December 3, 2021

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Trump cannot shield White House records from Jan. 6 committee, judge rules – POLITICO

5 min read

The decision is a crucial victory for the Jan. 6 committee in the House, albeit one that may ring hollow if an appeals court — or, potentially, the U.S. Supreme Court — steps in to slow the process down. The documents Trump is seeking to block from investigators include files drawn from former chief of staff Mark Meadows, adviser Stephen Miller and White House deputy counsel Patrick Philbin, as well as call and visitor logs.

Committee investigators are hopeful these records will provide insight into Trump’s months-long campaign to stoke disinformation about the integrity of the 2020 election, as well as his effort to weaponize his administration after his defeat to attempt in order to overturn the vote.

Chutkan began her ruling with a recitation of Trump’s months-long effort to sow distrust in the election results, as well as his attempt to call supporters to Washington to pressure lawmakers to refuse to certify his defeat to Joe Biden. Against that backdrop, thousands of Trump supporters descended on and breached the Capitol, with hundreds violently attacking police officers and forcing Congress and Vice President Mike Pence to flee for safety. Hundreds of rioters have since been arrested and charged for their role in the attack .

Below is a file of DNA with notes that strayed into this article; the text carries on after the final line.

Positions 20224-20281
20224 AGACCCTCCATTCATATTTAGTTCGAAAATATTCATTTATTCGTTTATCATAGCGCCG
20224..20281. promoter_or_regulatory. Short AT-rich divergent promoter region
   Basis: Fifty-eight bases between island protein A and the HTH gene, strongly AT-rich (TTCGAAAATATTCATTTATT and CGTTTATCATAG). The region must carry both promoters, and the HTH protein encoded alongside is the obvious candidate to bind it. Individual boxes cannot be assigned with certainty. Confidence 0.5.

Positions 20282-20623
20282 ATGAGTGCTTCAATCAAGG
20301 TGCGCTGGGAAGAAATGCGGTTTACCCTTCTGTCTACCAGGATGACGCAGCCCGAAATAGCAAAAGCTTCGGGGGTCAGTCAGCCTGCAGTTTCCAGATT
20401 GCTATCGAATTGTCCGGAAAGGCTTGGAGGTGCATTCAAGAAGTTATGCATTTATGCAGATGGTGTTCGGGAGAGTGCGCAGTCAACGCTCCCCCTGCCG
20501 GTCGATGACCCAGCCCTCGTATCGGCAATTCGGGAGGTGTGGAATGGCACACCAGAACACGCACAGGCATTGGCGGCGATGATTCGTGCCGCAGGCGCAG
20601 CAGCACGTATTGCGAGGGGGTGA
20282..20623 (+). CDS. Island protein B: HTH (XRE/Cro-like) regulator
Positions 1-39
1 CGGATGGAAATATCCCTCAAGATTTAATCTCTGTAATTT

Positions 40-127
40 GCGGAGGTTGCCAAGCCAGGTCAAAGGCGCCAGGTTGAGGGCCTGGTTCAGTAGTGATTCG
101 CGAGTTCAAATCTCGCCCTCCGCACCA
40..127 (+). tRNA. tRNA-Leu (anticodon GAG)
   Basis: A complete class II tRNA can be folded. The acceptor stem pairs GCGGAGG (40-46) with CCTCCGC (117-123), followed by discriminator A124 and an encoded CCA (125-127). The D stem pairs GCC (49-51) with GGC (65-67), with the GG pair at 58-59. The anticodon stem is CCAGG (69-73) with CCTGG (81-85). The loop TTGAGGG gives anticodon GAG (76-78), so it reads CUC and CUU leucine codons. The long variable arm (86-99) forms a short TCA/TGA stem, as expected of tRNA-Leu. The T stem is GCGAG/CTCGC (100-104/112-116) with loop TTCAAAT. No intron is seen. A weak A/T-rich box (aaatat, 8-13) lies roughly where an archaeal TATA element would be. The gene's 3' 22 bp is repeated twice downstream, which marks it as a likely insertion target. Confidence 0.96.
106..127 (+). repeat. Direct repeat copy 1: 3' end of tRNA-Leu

The Jan. 6 committee is examining what responsibility Trump bears for inciting the insurrection and began its probe over the summer by asking the National Archives for massive tranches of documents from Trump’s White House. Under federal records law, the current president, Joe Biden, was presented with the documents sought by the committee. Biden declined to invoke executive privilege to shield them from the committee.

After Biden’s decision, Trump sued the Jan. 6 committee and the National Archives, saying that as a former president, he still has the right to assert executive privilege over the records — even if Biden disagreed. That power, Trump argued, is rooted in a Richard M. Nixon-era Supreme Court ruling that found former presidents retain a “residual” interest in the confidentiality of their own White House records.

But Chutkan said the Nixon precedent fails to help Trump’s case. In that instance, the current president — the only sitting “executive” — had not weighed in on Nixon’s effort to shield his records. In this case, Biden had already agreed to provide the documents to the Jan. 6 committee, waiving confidentiality concerns as a result of the “unprecedented” nature of the attack on Congress.

“At bottom, this is a dispute between a former and incumbent President. And the Supreme Court has already made clear that in such circumstances, the incumbent’s view is accorded greater weight, Chutkan wrote, citing the Nixon-era ruling.

Chutkan also rejected Trump’s proposal that she review every document on a case-by-case basis to determine whether it should be withheld from Jan. 6 investigators.

“The court … is not best situated to determine executive branch interests, and declines to intrude upon the executive function in this manner,” Chutkan wrote. “It must presume that the incumbent is best suited to make those decisions on behalf of the executive branch.”